Most managers and supervisors dislike taking disciplinary action almost as much or more than they dislike doing traditional performance appraisals. Employees dislike disciplinary action even more than supervisors. If everyone dislikes disciplinary action so intensely, then why have disciplinary procedures found a home in most organizations today?
Why is a huge chunk of most employee handbooks devoted to outlining possible crimes and the resulting punishment errant employees can expect at work? The answer to these questions is as involved and convoluted as that of any question you try to answer about people.
Why Is a Framework for Disciplinary Action Necessary?
Our litigious society is one reason why employers might want to treat employees consistently and fairly. You could also examine the way children are raised in many families.
A search on the internet for the words "self-discipline" returned with volumes about how parents can raise children in ways that promote self-discipline. Articles about how to effectively administer progressive discipline processes are readily available as well.
If you worked as a social or cultural historian, you might even trace the development of the gimme society in which many people act as if life owes them a living for very little work. You know what, though? Not much of this analysis would be helpful to you in managing the work of the people in your organization.
Solution? Work Environment of Self-Discipline
The question is much more simple. You can't do anything about the past; as an employer, you can't affect the environments in which your employees were raised. You can't control the work environments in which they developed the skills, knowledge, and work ethic that they bring to your organization.
What can you control? You can create a work environment and supervisory interactions that encourage the people you employ to develop and practice self-discipline. You can accomplish this by creating a culture that supports self-discipline.
When people practice self-discipline, the need for supervisory intervention, or discipline imposed externally, is minimized. Supervisors get to spend their time on the fun stuff: encouraging, developing, and relationship-building. The following ideas will help you create an environment in which people practice self-discipline.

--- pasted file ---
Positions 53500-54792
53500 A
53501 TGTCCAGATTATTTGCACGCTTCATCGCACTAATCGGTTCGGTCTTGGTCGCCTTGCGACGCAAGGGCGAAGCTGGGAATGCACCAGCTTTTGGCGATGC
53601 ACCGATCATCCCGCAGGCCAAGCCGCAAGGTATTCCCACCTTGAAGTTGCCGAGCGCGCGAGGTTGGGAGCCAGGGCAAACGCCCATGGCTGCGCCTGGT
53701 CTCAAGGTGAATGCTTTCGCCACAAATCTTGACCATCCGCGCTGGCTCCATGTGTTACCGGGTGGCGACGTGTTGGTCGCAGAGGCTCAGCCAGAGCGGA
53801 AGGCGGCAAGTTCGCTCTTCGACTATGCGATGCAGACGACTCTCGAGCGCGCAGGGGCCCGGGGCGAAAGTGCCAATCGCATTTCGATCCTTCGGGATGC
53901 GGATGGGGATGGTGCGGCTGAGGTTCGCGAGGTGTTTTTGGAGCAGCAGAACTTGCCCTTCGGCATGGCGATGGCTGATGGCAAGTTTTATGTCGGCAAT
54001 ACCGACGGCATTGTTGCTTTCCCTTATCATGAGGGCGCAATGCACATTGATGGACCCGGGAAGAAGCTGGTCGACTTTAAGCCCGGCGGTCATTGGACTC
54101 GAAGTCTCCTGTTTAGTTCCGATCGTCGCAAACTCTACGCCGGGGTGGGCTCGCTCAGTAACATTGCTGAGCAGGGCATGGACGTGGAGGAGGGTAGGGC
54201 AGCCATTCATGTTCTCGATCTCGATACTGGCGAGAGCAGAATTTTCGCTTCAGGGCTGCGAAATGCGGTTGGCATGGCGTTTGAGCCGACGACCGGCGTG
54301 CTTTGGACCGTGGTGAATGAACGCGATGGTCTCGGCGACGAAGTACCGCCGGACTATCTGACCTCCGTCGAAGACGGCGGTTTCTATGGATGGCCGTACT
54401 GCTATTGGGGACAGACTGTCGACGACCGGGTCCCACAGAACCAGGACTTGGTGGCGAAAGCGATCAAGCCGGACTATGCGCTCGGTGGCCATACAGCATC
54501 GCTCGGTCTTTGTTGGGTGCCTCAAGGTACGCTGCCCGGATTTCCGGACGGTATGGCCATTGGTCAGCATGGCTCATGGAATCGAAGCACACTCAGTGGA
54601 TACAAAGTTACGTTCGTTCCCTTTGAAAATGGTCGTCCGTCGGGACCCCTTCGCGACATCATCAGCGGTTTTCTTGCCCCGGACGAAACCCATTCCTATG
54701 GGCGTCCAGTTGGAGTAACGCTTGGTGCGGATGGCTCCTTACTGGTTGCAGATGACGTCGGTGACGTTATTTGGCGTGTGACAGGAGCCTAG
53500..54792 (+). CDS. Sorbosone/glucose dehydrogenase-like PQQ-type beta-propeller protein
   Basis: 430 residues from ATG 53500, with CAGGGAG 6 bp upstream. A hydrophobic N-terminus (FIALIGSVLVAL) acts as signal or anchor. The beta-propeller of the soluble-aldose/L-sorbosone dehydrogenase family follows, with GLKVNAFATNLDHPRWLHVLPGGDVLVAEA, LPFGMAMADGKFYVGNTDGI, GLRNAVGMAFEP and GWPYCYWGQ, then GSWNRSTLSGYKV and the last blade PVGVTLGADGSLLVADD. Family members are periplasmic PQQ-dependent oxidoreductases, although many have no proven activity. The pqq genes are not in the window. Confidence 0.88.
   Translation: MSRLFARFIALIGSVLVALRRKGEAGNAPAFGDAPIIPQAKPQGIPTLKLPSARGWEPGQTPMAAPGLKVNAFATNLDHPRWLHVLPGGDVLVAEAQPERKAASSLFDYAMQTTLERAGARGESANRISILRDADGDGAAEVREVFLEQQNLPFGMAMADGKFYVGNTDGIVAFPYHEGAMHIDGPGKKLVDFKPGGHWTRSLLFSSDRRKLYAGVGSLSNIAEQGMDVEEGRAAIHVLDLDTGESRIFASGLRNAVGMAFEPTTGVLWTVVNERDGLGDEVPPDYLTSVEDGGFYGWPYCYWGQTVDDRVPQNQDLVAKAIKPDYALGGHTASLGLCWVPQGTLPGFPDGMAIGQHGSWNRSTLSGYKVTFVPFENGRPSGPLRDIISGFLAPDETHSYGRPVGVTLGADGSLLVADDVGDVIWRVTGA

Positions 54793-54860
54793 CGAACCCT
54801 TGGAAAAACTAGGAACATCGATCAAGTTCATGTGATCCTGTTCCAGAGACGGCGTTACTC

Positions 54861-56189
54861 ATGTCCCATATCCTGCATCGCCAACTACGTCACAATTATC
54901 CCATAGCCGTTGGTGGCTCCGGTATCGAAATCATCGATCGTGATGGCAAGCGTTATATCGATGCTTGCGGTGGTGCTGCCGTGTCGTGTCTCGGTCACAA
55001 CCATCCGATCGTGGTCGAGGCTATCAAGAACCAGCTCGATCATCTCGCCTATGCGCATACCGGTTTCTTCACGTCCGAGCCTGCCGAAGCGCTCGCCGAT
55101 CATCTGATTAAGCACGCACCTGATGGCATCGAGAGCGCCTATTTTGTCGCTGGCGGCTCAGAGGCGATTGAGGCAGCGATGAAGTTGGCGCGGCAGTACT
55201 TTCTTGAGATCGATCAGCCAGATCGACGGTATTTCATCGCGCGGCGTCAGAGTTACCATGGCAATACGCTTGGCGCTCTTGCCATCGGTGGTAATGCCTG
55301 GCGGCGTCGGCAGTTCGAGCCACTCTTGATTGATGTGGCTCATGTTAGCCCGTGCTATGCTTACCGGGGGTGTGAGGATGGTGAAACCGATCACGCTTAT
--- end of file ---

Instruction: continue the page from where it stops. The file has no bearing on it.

How to Create a Work Environment of Self-Discipline
- Make your expectations clear. People need to know exactly what is expected of them. If you want to see continuous improvement, initiative, and problem-solving, let them know. Present the basic job description which is informative, yet not all-encompassing because you want to encourage some flexibility. In addition, spend time with new employees talking about what is important to you and your organization. It is time well-invested.
- When you see initiative and self-discipline in action, fan the flame. Praise the individual, offer support, and make sure the idea or process is implemented. Tell the person how much you appreciate their contribution and that you hope the contributions continue. Reward the person in ways that are important to the individual. Consider options such as more pay, time off, time and attention from the supervisor, a special assignment, a committee leadership role, or a training and personal development opportunity.
- Treat the people you employ as if they are adults, which they are. Think about how adults want to be treated. They want minimal rules and guidelines, only the policies necessary to ensure an ordered, fair, consistent work environment. They want to provide input about any decision that involves themselves or their work. They want to be treated with respect. They want their work to provide more than just a paycheck. Work contributes to social needs; most people want to feel as if they are contributing to something greater than themselves. People prefer to smile when they think about going to work; the best workplaces promote individual and group success and raise the self-esteem of staff members.
- Provide good training especially for new employees, or when implementing a new work process. Provide training in problem-solving and in process improvement so people have the tools they need to contribute to continuous improvement.
- Make all policies and procedures available to all employees. Solicit input from employees before implementing a new policy. Hold focus groups to gauge the reaction of staff to potential new guidelines. Discuss new policies in staff or team meetings. Allow time for questions and discussion. Then, enforce policies as consistently as possible.
- Make your workplace a safe place for people to try out thoughtful, new ideas. Make every effort to ensure people are not "punished" when a well-thought-out idea fails to work as intended. Provide a budget for staff to spend on new ways of working.
- Spend time meeting with staff members regularly. Walkthrough your work area regularly.
- Encourage open communication between you and the people who report to you. Communicate all of the information that is available about your business, your customers, your profitability, and your mission and vision. Share the organization's overall goals. The more people know the more they can act independently to help you.
- Since work is populated by human beings, occasionally staff will not practice self-discipline. In these instances, address unacceptable behavior immediately. Almost nothing lowers the morale of your contributing employees more quickly than seeing inappropriate work behavior go uncorrected.